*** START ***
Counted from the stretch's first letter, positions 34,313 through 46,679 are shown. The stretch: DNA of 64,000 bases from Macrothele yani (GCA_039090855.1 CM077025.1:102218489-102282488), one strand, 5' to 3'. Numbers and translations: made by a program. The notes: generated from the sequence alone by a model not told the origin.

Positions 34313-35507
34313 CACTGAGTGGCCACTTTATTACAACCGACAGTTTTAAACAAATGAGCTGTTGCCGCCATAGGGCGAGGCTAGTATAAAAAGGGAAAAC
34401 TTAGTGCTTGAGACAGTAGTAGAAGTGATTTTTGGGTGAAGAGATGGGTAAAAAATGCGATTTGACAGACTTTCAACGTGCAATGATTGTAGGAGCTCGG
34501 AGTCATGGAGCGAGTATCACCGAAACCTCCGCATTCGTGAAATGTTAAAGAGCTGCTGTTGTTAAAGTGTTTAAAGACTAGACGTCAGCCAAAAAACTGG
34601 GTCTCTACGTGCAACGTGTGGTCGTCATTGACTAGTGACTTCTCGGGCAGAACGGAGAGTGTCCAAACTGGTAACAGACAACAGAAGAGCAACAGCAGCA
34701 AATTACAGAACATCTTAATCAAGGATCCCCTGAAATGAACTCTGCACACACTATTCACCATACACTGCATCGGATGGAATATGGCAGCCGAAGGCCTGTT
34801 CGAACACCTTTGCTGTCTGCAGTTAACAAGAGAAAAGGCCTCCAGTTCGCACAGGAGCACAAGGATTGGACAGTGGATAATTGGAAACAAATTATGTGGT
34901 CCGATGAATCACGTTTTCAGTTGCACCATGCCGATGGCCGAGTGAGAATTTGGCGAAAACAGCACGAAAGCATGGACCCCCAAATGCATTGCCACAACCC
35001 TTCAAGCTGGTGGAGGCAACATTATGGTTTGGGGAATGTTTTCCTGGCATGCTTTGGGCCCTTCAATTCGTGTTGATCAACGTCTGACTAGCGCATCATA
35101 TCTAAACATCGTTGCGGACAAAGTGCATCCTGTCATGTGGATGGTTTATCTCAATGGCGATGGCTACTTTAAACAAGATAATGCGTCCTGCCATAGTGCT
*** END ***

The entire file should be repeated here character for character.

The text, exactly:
Counted from the stretch's first letter, positions 34,313 through 46,679 are shown. The stretch: DNA of 64,000 bases from Macrothele yani (GCA_039090855.1 CM077025.1:102218489-102282488), one strand, 5' to 3'. Numbers and translations: made by a program. The notes: generated from the sequence alone by a model not told the origin.

Positions 34313-35507
34313 CACTGAGTGGCCACTTTATTACAACCGACAGTTTTAAACAAATGAGCTGTTGCCGCCATAGGGCGAGGCTAGTATAAAAAGGGAAAAC
34401 TTAGTGCTTGAGACAGTAGTAGAAGTGATTTTTGGGTGAAGAGATGGGTAAAAAATGCGATTTGACAGACTTTCAACGTGCAATGATTGTAGGAGCTCGG
34501 AGTCATGGAGCGAGTATCACCGAAACCTCCGCATTCGTGAAATGTTAAAGAGCTGCTGTTGTTAAAGTGTTTAAAGACTAGACGTCAGCCAAAAAACTGG
34601 GTCTCTACGTGCAACGTGTGGTCGTCATTGACTAGTGACTTCTCGGGCAGAACGGAGAGTGTCCAAACTGGTAACAGACAACAGAAGAGCAACAGCAGCA
34701 AATTACAGAACATCTTAATCAAGGATCCCCTGAAATGAACTCTGCACACACTATTCACCATACACTGCATCGGATGGAATATGGCAGCCGAAGGCCTGTT
34801 CGAACACCTTTGCTGTCTGCAGTTAACAAGAGAAAAGGCCTCCAGTTCGCACAGGAGCACAAGGATTGGACAGTGGATAATTGGAAACAAATTATGTGGT
34901 CCGATGAATCACGTTTTCAGTTGCACCATGCCGATGGCCGAGTGAGAATTTGGCGAAAACAGCACGAAAGCATGGACCCCCAAATGCATTGCCACAACCC
35001 TTCAAGCTGGTGGAGGCAACATTATGGTTTGGGGAATGTTTTCCTGGCATGCTTTGGGCCCTTCAATTCGTGTTGATCAACGTCTGACTAGCGCATCATA
35101 TCTAAACATCGTTGCGGACAAAGTGCATCCTGTCATGTGGATGGTTTATCTCAATGGCGATGGCTACTTTAAACAAGATAATGCGTCCTGCCATAGTGCT